This place was known – it even has a website, I had been there before, and in fact so had the boys (my parents took them there a couple of years ago). But yesterday, we discovered the Strowger switch had been repaired since the last visit, and that it, in fact, is great for conversations about pizza.

Whether it’s seeing an eclipse, discovering a fascination with tree branches, or historic telephones, a spirit of curiosity and exploration lets a person find fun adventures almost anywhere.

The Eclipse

Highway US-81 in northern Kansas and southern Nebraska is normally a pleasant, sleepy sort of drive. It was upgraded to a 4-lane road not too long ago, but as far as 4-lane roads go, its traffic is typically light. For drives from Kansas to South Dakota, it makes a pleasant route.

Yesterday was eclipse day. I strongly suspect that highway 81 had more traffic that day than it ever has before, or ever will again. For nearly the entire 3-hour drive to Geneva, NE, it was packed — though mostly still moving at a good speed. And for our entire drive back, highway 81 and every other southbound road we used was so full it felt like rush hour in Dallas. (Well, not quite. Traffic was still moving.) I believe scenes like this were played out across the continent.

I’ve been taking a lot of photos, and writing about our new baby Martha lately. Now it’s time to write a bit about some more adventures with Jacob and Oliver – they’re now in third and fifth grades in school.

We had been planning to fly, and airports I called were either full, or were planning to park planes in the grass, or even shut down some runways to use for parking. The airport in the little town of Beatrice, NE (which I had visited twice before) was even going to have a temporary FAA control tower. At the last minute, due to some storm activity near home at departure time, we unloaded the plane and drove instead.

The atmosphere at the fairgrounds in Geneva was festive. One family had brought bubbles for their kids — and extras to share.


I had bought the boys a book about the eclipse, which they were reading before and during the event. They were both great, safe users of their eclipse glasses.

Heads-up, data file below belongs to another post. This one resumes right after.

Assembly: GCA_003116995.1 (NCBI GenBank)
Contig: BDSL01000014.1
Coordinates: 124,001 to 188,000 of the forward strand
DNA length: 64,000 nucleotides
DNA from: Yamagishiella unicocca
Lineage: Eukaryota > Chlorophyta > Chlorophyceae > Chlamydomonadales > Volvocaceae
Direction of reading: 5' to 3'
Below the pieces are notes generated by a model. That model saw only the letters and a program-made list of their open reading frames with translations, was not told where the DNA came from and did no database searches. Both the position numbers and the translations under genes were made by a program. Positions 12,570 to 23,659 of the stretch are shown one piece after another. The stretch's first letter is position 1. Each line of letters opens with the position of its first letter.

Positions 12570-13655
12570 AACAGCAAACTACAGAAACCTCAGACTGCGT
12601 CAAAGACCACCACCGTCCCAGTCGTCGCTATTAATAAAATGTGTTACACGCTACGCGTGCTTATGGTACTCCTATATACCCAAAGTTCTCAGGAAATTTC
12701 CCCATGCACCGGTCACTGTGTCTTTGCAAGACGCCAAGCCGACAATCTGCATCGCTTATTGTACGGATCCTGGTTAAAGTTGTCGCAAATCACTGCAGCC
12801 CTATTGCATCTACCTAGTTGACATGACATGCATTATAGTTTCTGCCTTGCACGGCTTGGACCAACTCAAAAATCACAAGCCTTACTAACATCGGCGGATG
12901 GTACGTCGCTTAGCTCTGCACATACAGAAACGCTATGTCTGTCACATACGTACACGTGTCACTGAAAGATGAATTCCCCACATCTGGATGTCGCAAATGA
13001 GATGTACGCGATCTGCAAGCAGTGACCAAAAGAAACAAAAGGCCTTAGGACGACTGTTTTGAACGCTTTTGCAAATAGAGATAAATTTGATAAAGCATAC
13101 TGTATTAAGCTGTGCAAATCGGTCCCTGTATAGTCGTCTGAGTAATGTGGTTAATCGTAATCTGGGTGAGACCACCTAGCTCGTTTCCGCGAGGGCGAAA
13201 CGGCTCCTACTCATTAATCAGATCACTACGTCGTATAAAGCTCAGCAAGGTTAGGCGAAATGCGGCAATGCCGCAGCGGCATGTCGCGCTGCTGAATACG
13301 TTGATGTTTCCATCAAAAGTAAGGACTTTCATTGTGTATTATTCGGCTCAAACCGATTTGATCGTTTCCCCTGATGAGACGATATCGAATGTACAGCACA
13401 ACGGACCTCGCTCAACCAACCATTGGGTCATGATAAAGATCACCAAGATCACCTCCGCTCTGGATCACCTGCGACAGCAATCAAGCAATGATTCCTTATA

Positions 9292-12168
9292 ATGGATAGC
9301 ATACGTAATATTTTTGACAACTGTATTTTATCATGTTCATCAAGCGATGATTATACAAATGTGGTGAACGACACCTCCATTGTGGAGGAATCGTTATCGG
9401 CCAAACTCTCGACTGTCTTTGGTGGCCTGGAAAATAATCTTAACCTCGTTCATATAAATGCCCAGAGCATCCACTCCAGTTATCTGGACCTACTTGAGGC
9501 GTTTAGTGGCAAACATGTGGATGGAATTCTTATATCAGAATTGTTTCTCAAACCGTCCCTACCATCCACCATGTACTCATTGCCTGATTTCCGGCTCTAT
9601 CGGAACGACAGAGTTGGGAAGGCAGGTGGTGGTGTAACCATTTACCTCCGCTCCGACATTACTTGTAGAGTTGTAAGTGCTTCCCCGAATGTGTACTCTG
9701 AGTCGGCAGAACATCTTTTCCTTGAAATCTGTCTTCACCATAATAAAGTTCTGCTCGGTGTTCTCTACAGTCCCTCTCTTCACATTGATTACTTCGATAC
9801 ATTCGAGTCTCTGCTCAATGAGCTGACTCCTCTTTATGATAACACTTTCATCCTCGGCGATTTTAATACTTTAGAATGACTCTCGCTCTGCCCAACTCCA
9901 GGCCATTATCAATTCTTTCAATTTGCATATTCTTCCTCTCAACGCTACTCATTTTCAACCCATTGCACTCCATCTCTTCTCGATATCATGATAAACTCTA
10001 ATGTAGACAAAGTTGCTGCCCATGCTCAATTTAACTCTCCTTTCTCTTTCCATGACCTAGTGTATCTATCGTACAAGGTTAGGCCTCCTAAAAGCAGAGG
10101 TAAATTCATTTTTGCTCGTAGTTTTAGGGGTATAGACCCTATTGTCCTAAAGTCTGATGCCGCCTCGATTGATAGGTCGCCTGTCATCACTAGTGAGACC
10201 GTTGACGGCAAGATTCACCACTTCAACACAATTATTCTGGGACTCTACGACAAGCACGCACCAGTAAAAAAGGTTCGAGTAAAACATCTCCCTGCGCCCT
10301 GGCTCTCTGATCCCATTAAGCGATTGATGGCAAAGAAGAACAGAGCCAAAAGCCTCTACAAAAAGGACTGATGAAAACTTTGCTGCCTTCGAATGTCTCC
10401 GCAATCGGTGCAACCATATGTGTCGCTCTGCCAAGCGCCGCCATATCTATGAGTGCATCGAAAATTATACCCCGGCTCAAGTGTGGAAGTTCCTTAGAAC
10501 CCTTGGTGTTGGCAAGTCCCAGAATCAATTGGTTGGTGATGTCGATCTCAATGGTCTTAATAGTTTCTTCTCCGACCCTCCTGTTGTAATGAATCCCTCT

Jacob caught a toad, and played with it for awhile. He wanted to bring it home with us, but I convinced him to let me take a picture of him with his toad friend instead.


While we were waiting for totality, a number of buses from the local school district arrived. So by the time the big moment arrived, we could hear the distant roar of delight and applause from the school children gathered at the far end of the field, plus all the excitement nearby. Both boys were absolutely ecstatic to be witnessing it (and so was I!) “Wow!” “Awesome!” And simple cackles of delight were heard. On the drive home, they both kept talking about how amazing it was, and it was “once in a lifetime.”

We enjoyed our “eclipse neighbors” – the woman from San Antonio next to us, the surprise discovery of another family from just a few miles from us parked two cars down, even running into relatives at a restaurant on the way home. The applause from all around when it started – and when it ended. And the feeling, which is hard to describe, of awe and amazement at the wonders of our world and our universe.

There are many problems with the world right now, but somehow there’s something right about people coming together from all over to enjoy it.

A new baby and deep smiles


A month ago, we were waiting for our new baby; time seemed to stand still. Now she is here! Martha Goerzen was born recently, and she is doing well and growing! Laura and I have enjoyed moments of cuddling her, watching her stare at our faces, hearing her (hopefully) soft sounds as she falls asleep in our arms. It is also heart-warming to see Martha’s older brothers take such an interest in her. Here is the first time Jacob got to hold her:


Oliver, who is a boy very much into sports, play involving police and firefighters, and such, has started adding “aww” and “she’s so cute!” to his common vocabulary. He can be very insistent about interrupting me to hold her, too.